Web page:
Renzo Piano

At his firm’s New York City outpost, the legendary Italian architect discusses his early years in Louis Kahn’s office, his fondness for the Lone Star State, and why his buildings are sort of like kids.

At his firm’s New York City outpost, the legendary Italian architect discusses his early years in Louis Kahn’s office, his fondness for the Lone Star State, and why his buildings are sort of like kids.

This year marks 50 years since you graduated from architecture school at the Polytechnic University of Milan.

Me? How’d you know that? I forgot that! You’re right!

What do you now know about architecture and the world at large that you wish you had known back in 1964?

As the son of a builder, I went out with this simple, innocent, and naïve idea that being an architect is about being a builder. You have to learn—and I did—that it’s not just that. It’s also about people, about society, about searching for a better world. You also learn, if you have it within yourself, that architecture is poetry. There’s a beauty in construction. But in ’64, I was 26, 27, and I hadn’t put all of those things together yet. When I finished my studies, I thought my destiny was looking for lightweight structures. I loved that idea. It’s simple, but it’s not simplistic, because taking weight away from structure is not just about science and technology. It’s also about the dream of lightness and about making shadows. When you look at a Buckminster Fuller job—or even one by Jean Prouvé, closer to me—they were working on the basic system of a structure. Their idea was that being light and simple was the best way to serve the shadow.

If you ask me what I was thinking during the time I was a student, I don’t know, but I was perfectly satisfied being someone who researched lightweight structures. Then I grew up.

You mentioned Jean Prouvé, whom you met in Paris in the late ’60s.

Jean Prouvé was one of those figures like my father. I felt the beauty in this man who was looking for simplified things. Taking away is like making poetry. It’s like many other things: sculpture, music. It’s about looking for clarity, and once you get clarity in construction, there’s a good chance you’ll find beauty. All that was very confusing in my mind. At that age, you don’t see these things so clearly; you just enjoy life. I wasn’t making buildings then; I was making fragments of buildings, which was enough.

But you eventually started making buildings, and throughout your career, you’ve clarified your ideas in practice. You’ve also been savvy at political maneuvering. Do you view yourself as a political thinker?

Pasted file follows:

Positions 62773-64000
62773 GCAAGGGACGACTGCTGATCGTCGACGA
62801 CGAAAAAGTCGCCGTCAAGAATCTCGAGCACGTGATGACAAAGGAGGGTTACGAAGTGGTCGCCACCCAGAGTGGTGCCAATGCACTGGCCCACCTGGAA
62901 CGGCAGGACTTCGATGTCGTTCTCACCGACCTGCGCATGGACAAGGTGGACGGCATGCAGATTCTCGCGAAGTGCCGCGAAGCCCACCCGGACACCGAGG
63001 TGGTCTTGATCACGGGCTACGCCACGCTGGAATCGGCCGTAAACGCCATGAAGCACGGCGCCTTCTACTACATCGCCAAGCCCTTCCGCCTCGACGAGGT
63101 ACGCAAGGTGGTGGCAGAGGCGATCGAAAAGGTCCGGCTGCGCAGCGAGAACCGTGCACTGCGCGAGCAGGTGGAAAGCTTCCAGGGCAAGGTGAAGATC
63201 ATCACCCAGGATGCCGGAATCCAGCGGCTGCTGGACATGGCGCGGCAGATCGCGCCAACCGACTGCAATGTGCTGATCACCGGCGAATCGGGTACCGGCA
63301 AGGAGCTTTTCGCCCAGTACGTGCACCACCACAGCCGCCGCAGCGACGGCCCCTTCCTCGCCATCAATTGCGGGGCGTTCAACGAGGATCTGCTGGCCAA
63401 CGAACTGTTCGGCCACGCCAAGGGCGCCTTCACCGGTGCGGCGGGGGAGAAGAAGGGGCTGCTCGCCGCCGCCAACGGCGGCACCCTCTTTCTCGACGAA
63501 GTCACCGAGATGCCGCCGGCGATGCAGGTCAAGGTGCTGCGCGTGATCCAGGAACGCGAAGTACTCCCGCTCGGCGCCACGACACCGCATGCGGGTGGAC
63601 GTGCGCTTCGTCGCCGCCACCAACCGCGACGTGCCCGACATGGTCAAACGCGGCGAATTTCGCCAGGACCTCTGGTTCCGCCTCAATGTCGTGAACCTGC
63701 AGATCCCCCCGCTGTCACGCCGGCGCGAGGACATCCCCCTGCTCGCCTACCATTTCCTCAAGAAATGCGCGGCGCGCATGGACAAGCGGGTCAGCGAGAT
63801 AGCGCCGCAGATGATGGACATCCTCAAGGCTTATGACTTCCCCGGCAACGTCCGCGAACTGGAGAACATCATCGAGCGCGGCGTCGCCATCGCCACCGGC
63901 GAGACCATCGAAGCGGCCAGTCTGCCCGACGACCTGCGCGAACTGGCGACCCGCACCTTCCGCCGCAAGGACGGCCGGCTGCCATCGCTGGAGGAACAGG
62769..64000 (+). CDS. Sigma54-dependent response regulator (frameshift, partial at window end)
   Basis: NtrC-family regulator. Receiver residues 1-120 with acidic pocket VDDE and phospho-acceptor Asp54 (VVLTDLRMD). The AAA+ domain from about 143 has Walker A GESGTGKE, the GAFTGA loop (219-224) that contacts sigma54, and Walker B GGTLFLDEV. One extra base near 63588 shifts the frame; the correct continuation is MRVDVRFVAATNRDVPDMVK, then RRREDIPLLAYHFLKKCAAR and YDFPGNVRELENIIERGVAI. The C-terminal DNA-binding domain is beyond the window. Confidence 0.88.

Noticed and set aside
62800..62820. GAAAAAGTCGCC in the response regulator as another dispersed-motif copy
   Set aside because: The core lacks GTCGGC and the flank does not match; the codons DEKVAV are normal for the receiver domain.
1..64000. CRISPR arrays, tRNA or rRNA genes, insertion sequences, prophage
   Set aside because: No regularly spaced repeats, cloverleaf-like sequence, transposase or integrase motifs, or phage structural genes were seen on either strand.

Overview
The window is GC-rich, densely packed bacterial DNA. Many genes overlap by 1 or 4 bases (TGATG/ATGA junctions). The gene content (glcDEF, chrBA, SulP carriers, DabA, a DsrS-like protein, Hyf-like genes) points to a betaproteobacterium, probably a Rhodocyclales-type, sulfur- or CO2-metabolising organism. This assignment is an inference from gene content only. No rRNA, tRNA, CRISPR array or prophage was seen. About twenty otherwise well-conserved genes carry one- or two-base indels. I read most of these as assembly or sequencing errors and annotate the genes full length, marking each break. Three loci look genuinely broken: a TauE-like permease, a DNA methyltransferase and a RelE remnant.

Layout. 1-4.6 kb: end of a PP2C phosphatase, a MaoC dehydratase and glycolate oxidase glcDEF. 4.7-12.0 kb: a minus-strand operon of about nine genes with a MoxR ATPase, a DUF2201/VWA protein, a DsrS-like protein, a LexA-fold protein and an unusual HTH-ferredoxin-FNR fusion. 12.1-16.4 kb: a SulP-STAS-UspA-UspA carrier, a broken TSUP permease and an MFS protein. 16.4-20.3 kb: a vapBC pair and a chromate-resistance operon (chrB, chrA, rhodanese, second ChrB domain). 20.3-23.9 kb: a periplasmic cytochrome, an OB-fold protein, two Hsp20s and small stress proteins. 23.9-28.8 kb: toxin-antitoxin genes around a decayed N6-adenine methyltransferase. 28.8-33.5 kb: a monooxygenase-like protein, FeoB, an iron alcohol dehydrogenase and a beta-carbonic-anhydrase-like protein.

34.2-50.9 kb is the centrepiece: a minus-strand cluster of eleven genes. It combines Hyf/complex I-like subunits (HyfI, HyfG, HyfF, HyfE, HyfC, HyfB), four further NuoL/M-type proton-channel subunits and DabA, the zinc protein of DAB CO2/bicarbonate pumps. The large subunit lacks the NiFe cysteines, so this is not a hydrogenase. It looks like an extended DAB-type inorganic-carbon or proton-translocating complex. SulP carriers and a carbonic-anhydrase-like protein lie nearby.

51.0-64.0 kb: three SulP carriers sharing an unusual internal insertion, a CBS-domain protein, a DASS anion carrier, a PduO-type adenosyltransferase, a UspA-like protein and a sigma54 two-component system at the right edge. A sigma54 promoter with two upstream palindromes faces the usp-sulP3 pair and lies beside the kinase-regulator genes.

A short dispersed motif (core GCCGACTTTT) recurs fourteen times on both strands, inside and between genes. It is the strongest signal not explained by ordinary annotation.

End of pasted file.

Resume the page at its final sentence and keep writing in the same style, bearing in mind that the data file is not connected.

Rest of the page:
Yes. I’ve been named a Senator for Life in my country [by current President Giorgio Napolitano]. Last week, I was in the Senate talking about peripheries, saying we have to stop making new sprawls.

If I look back, my life has been embedded with all kinds of political moments. At university in Milan, I saw the beginning of the Italian campus occupations well before the May 1968 student protests in Paris. Occupation is a totally utopian idea, but what’s wrong with that? When you have this sort of attitude at 24, believe me, it never goes away. You grow up with this idea that beauty can change the world. This is something that everybody must understand.

There’s another element that’s totally irrational. I grew up in Genoa, Italy, a city of beauty. Once you go to the sea and harbor, you start to feel the essence of a language: the water, the mobility and lightness of the harbor, the fact that in a harbor nothing remains the same and everything keeps changing.

My growth, or my career, was linear. I started as a builder. Then I began to understand what being a builder meant. I came to understand that architecture is about building emotion. The architect is there to observe and recognize societal changes, and to celebrate or represent that in construction.

So this is where politics comes into architecture.

Of course. The invention of politics and democracy was in Greece. What did the elected people swear when they were elected? They addressed the people of Athens, saying, “I promise to give back Athens to you more beautiful than you gave it to me.” That’s a beautiful intention. Doing some- thing good, making a city a better place, means to make it more beautiful.

Which is often easier said than done.

Somebody has got to do that dirty job, and who does that sort of thing? Teenagers. In the case of Centre Pompidou, Richard Rogers and I weren’t teenagers—I was 33, he was 36—but we were bad boys with bad manners. We actually didn’t change the world of museums; we celebrated the need for change, and then everything changed. If you’re not stupid, you find yourself, as an architect, in a situation in which you don’t change the world, but you are there to witness or testify to the change.

You’ve done many museums over the years. So far, 21 have been built and four are currently under construction.

Let me just say that I’m not a museum builder by definition. If you go around my office here, you’ll see the new Whitney, which is under construction just across the street. But with SOM we’re also doing the new Manhattanville campus for Columbia University. What I can say is that I much prefer public buildings. It’s not because they’re more chic or more important; it’s because they make a town a better place to live in. They’re a fertilizing element. They become places of civic life, places where you share value, where the beautiful, ceremonial ritual of being and staying together takes shape.